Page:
Business Briefs: AssociaTitle names Mark Sadlek director of business development

AssociaTitle names Mark Sadlek director of business development

Mark Sadlek

AssociaTitle announced it appointed Mark J. Sadlek director of business development at its corporate headquarters in the heart of Uptown Dallas at Crescent Court.

“We are thrilled to be adding Mark Sadlek to the AssociaTitle team,” said AssociaTitle President Paul Reyes. “He is a seasoned real estate professional in the Dallas area with a track record of proven success and will serve both our clients and our company well.”

Sadlek joins AssociaTitle from Republic Title of Texas, where he served as vice president of business development and director of coaching services. He worked to build and promote the company externally with Realtors, developers and lenders. His focus also included business coaching and training.

He has also served as vice president of business development for American Title and as home mortgage consultant for Shelter Mortgage & Wells Fargo Home Mortgage. Previous to his work in the North Dallas real estate industry, Sadlek worked in marketing and sales for almost 20 years and was intimately involved in the start-up of two companies, VerCeram and Velux-America.

For the past nine years, Sadlek has worked in the North Dallas real estate industry, building positive relationships with local Realtors and lenders. He was awarded the 2010 Affiliate of the Year Award from MetroTex Association of Realtors, served on the MetroTex Board as an affiliate appointee board member, and chaired the Affiliate Forum Committee of MetroTex.

He was a co-founder and co-chair of Leadership Lambda Inc., an LGBT leadership development organization. He was also a board member of Design Industries Foundation Fighting AIDS (DIFFA) and has chaired the Heart Strings Fundraiser at the Majestic Theatre. Additionally, Sadlek served on the Board of Governors for the Human Rights Campaign, as well as a co-chair of the Dallas-Fort Worth Federal Club.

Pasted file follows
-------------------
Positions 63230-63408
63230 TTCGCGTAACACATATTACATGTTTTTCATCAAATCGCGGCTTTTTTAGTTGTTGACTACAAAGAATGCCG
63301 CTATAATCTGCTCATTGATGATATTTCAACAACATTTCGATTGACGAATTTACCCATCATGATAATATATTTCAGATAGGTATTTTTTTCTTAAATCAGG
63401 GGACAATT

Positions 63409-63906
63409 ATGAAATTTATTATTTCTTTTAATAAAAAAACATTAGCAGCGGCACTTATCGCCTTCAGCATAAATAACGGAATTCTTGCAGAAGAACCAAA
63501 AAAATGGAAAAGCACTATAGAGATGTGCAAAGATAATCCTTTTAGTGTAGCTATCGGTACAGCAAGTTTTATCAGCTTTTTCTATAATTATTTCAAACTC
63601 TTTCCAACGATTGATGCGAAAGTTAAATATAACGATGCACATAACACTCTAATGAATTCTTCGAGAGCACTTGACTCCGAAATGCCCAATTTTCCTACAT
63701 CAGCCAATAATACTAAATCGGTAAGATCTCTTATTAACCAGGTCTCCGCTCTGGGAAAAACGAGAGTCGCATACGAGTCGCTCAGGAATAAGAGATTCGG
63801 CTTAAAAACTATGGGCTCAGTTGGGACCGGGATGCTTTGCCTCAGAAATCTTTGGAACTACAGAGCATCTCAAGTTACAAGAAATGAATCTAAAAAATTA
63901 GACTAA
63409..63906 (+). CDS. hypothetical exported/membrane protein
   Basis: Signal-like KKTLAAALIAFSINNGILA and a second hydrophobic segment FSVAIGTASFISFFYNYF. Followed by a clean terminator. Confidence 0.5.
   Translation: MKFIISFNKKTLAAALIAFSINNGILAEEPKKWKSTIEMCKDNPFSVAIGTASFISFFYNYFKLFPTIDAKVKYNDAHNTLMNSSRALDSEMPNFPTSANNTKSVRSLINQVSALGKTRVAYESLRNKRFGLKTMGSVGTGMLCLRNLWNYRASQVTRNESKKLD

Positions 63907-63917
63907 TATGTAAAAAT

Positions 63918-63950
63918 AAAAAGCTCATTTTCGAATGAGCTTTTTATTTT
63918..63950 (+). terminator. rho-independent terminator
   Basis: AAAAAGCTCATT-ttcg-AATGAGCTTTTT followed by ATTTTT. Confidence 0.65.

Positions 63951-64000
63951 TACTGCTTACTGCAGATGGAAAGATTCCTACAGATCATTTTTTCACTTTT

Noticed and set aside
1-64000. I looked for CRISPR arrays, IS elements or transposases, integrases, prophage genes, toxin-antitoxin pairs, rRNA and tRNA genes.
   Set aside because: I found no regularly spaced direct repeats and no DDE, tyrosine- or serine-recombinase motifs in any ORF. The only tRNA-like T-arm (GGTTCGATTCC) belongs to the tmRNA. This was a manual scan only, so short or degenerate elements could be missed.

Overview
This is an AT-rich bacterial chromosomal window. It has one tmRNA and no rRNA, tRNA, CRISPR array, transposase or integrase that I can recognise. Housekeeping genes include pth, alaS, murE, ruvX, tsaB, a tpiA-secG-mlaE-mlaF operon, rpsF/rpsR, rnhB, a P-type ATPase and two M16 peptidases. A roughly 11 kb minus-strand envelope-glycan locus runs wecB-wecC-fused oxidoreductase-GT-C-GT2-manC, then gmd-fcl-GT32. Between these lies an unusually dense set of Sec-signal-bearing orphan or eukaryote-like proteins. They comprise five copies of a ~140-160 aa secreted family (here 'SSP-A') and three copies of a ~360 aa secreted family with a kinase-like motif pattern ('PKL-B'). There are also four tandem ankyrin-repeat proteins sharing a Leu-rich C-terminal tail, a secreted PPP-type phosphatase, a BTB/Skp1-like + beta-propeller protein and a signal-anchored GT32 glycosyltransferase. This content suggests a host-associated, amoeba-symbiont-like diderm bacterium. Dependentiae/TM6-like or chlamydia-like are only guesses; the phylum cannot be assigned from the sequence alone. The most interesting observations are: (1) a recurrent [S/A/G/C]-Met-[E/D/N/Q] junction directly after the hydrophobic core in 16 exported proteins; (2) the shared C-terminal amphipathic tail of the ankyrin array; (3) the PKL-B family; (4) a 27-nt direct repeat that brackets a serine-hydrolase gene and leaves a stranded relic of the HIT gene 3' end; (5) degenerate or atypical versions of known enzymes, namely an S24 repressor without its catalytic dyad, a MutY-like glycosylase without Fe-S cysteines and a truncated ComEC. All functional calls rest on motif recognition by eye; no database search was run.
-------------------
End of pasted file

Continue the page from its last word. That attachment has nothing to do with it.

Ernst & Young Announces Gross Up for Jan. 1

On Jan. 1, Ernst & Young joined more than 30 major U.S. employers that are equalizing the pay for gay and lesbian employees by covering the cost of state and federal taxes for domestic partners.

Employees enrolled in domestic partner benefits incur additional taxes as the value of those benefits is treated as taxable income under federal law, while the value of opposite-sex spousal benefits is not.

Federal law treats domestic partner benefits differently from federally-recognized spousal benefits.

—  David Taffet

C.U.R.E. announces huge AIDS Quilt display for 2011

Display in Plano will be largest in more than a decade, with at least 500 panels included, organizers say

DAVID TAFFET  |  Staff Writer taffet@dallasvoice.com

TIME TO REMEMBER | Visitors walk through a display of panels from the NAMES Project Quilt exhibited Wednesday, Dec. 1, at the Interfaith Peace Chapel as part of a World AIDS Day event. Next September, C.U.R.E. will bring more than 500 Quilt panels to Plano for the largest display in a decade. (David Taffet/Dallas Voice)

PLANO — C.U.R.E. will bring at least 500 panels of the Names Project’s AIDS Memorial Quilt to the Dallas Convention Center next September for the largest display since the entire Quilt was shown on the Mall in Washington, D.C. in 1996, according to C.U.R.E. leaders.